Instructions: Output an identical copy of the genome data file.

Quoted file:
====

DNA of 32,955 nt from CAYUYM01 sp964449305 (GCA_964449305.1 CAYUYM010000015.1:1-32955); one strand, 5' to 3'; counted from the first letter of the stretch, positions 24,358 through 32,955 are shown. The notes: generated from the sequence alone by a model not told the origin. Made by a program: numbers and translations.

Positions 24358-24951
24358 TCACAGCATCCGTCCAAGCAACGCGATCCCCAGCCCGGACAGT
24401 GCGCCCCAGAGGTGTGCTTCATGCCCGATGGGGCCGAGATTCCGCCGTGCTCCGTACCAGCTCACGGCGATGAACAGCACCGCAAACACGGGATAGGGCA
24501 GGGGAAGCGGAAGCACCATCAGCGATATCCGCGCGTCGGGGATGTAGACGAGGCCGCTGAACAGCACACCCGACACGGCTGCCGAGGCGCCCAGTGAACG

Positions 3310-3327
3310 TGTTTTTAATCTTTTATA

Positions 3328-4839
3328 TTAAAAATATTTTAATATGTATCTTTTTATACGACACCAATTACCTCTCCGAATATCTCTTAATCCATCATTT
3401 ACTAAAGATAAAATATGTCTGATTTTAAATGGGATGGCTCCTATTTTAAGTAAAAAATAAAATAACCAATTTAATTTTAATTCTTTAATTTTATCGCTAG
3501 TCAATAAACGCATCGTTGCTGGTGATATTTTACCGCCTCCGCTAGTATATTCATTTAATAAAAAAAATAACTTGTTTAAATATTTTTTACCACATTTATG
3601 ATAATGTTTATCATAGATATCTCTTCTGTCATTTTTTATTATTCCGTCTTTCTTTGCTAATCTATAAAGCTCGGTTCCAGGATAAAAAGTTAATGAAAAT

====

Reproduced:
DNA of 32,955 nt from CAYUYM01 sp964449305 (GCA_964449305.1 CAYUYM010000015.1:1-32955); one strand, 5' to 3'; counted from the first letter of the stretch, positions 24,358 through 32,955 are shown. The notes: generated from the sequence alone by a model not told the origin. Made by a program: numbers and translations.

Positions 24358-24951
24358 TCACAGCATCCGTCCAAGCAACGCGATCCCCAGCCCGGACAGT
24401 GCGCCCCAGAGGTGTGCTTCATGCCCGATGGGGCCGAGATTCCGCCGTGCTCCGTACCAGCTCACGGCGATGAACAGCACCGCAAACACGGGATAGGGCA
24501 GGGGAAGCGGAAGCACCATCAGCGATATCCGCGCGTCGGGGATGTAGACGAGGCCGCTGAACAGCACACCCGACACGGCTGCCGAGGCGCCCAGTGAACG

Positions 3310-3327
3310 TGTTTTTAATCTTTTATA

Positions 3328-4839
3328 TTAAAAATATTTTAATATGTATCTTTTTATACGACACCAATTACCTCTCCGAATATCTCTTAATCCATCATTT
3401 ACTAAAGATAAAATATGTCTGATTTTAAATGGGATGGCTCCTATTTTAAGTAAAAAATAAAATAACCAATTTAATTTTAATTCTTTAATTTTATCGCTAG
3501 TCAATAAACGCATCGTTGCTGGTGATATTTTACCGCCTCCGCTAGTATATTCATTTAATAAAAAAAATAACTTGTTTAAATATTTTTTACCACATTTATG
3601 ATAATGTTTATCATAGATATCTCTTCTGTCATTTTTTATTATTCCGTCTTTCTTTGCTAATCTATAAAGCTCGGTTCCAGGATAAAAAGTTAATGAAAAT